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A knee monitoring device and the preferences of patients living with osteoarthritis: a qualitative study.

Papi E, Belsi A, McGregor AH - BMJ Open (2015)

Bottom Line: Derived data should be available to patients and clinicians.Furthermore, wearable technologies should be developed to operate in two modes: for exercise guidance and assessment only, and for unobtrusive everyday monitoring.The information obtained from this study should guide the design of new technologies and support their use in clinical practice.

View Article: PubMed Central - PubMed

Affiliation: Department of Surgery and Cancer, Imperial College London, Charing Cross Hospital, London, UK.

No MeSH data available.


Related in: MedlinePlus

Patients’ views on practical issues.
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BMJOPEN2015007980F1: Patients’ views on practical issues.

Mentions: The focus groups revealed recurrent concepts as expressed in the participants’ views. The findings suggested five overarching themes patients associated with wearable technology, which are linked and intertwined: practical issues, utility/functionality, patient–doctor communication, social impact and empowerment. Given the aim of this paper, which looks into design requirements for our wearable system, only the first two themes will be discussed in detail. Practical issues and utility/functionality, along with their associated concepts, are presented in figures 1 and 2.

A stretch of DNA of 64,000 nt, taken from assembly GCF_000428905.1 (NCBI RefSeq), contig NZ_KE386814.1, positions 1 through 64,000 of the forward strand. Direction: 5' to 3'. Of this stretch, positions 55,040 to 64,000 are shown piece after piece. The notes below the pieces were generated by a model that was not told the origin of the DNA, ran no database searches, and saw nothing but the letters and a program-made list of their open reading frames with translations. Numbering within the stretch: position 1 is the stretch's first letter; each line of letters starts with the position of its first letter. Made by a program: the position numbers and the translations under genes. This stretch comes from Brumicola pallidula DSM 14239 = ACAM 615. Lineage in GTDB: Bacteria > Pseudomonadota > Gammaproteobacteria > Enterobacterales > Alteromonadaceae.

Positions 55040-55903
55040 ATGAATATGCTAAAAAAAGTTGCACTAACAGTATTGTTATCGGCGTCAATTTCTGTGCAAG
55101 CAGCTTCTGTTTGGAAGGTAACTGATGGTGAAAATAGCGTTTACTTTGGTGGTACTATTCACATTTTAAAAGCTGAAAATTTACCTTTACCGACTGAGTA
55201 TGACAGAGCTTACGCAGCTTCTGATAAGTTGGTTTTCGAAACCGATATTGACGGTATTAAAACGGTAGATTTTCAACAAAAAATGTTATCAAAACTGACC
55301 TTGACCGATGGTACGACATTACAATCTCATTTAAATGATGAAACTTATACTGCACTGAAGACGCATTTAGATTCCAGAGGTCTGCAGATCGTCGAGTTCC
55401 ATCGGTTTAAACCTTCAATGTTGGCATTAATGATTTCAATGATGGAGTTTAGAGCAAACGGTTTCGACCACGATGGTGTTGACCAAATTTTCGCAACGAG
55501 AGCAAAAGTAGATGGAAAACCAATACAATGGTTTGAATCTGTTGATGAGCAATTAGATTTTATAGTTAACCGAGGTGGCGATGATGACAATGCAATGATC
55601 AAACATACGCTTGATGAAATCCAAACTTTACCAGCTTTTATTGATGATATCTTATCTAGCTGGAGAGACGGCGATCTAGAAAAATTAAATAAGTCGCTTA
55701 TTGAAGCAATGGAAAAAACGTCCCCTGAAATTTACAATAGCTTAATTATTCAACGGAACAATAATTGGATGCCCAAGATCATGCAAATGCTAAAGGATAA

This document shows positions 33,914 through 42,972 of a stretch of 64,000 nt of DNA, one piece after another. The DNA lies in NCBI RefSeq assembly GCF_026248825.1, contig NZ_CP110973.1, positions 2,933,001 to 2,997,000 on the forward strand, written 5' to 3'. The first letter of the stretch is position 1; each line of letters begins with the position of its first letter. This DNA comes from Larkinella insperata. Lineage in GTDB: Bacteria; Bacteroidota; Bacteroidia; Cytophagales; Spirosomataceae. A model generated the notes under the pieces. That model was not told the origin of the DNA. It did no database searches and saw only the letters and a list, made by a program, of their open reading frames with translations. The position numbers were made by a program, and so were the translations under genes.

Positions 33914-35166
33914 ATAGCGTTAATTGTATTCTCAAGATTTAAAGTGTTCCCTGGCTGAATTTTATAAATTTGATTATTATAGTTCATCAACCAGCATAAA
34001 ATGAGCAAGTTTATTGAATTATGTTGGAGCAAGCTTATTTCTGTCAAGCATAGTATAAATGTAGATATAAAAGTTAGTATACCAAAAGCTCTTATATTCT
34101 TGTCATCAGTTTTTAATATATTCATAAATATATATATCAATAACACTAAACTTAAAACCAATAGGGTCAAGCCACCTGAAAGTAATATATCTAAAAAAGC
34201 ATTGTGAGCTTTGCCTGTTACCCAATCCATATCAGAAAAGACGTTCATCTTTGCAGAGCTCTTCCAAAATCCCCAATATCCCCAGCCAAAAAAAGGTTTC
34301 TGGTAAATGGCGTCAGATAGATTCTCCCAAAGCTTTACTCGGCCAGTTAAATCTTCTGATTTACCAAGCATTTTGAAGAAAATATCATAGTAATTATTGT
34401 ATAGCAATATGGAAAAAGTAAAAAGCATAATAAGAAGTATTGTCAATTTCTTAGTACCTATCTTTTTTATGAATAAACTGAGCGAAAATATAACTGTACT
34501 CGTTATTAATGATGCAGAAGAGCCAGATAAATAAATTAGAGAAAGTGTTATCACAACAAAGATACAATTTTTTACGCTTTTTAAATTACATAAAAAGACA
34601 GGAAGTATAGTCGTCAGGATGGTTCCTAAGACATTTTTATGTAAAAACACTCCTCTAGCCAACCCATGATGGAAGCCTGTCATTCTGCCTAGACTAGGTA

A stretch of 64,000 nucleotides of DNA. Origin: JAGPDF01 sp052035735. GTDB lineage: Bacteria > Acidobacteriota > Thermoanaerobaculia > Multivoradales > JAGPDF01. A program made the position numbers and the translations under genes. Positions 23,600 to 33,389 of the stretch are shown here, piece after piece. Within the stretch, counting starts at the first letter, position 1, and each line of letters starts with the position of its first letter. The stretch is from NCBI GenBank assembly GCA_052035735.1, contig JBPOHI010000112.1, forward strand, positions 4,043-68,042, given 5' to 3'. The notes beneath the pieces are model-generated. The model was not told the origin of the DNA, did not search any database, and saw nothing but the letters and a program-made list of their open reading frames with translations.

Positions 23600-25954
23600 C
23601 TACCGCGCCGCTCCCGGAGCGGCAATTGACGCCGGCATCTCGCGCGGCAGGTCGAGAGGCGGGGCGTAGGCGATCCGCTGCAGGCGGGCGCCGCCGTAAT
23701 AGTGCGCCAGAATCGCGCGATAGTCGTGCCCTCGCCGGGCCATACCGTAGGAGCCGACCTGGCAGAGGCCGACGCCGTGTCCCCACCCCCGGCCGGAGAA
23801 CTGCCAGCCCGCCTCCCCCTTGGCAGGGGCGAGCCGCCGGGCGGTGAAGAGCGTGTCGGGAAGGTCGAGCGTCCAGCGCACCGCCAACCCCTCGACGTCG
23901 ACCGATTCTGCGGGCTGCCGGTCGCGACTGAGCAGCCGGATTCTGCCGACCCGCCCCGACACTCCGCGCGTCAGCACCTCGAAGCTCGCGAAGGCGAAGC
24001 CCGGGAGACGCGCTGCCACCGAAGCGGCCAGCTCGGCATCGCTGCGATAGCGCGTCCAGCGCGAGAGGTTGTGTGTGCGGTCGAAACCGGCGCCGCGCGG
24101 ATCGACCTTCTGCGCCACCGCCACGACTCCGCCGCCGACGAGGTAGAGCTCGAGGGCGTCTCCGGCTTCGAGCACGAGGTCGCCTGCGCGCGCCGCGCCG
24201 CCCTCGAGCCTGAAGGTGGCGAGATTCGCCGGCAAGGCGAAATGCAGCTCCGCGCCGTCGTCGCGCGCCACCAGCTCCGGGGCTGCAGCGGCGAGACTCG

A knee monitoring device and the preferences of patients living with osteoarthritis: a qualitative study.

Papi E, Belsi A, McGregor AH - BMJ Open (2015)

Patients’ views on practical issues.
© Copyright Policy - open-access
Related In: Results  -  Collection

License
Show All Figures
getmorefigures.php?uid=PMC4563249&req=5

BMJOPEN2015007980F1: Patients’ views on practical issues.
Mentions: The focus groups revealed recurrent concepts as expressed in the participants’ views. The findings suggested five overarching themes patients associated with wearable technology, which are linked and intertwined: practical issues, utility/functionality, patient–doctor communication, social impact and empowerment. Given the aim of this paper, which looks into design requirements for our wearable system, only the first two themes will be discussed in detail. Practical issues and utility/functionality, along with their associated concepts, are presented in figures 1 and 2.

Bottom Line: Derived data should be available to patients and clinicians.Furthermore, wearable technologies should be developed to operate in two modes: for exercise guidance and assessment only, and for unobtrusive everyday monitoring.The information obtained from this study should guide the design of new technologies and support their use in clinical practice.

View Article: PubMed Central - PubMed

Affiliation: Department of Surgery and Cancer, Imperial College London, Charing Cross Hospital, London, UK.

No MeSH data available.


Related in: MedlinePlus